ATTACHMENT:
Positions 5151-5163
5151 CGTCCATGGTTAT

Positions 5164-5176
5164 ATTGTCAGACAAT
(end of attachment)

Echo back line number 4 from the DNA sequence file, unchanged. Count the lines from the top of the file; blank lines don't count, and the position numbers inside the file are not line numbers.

5164 ATTGTCAGACAAT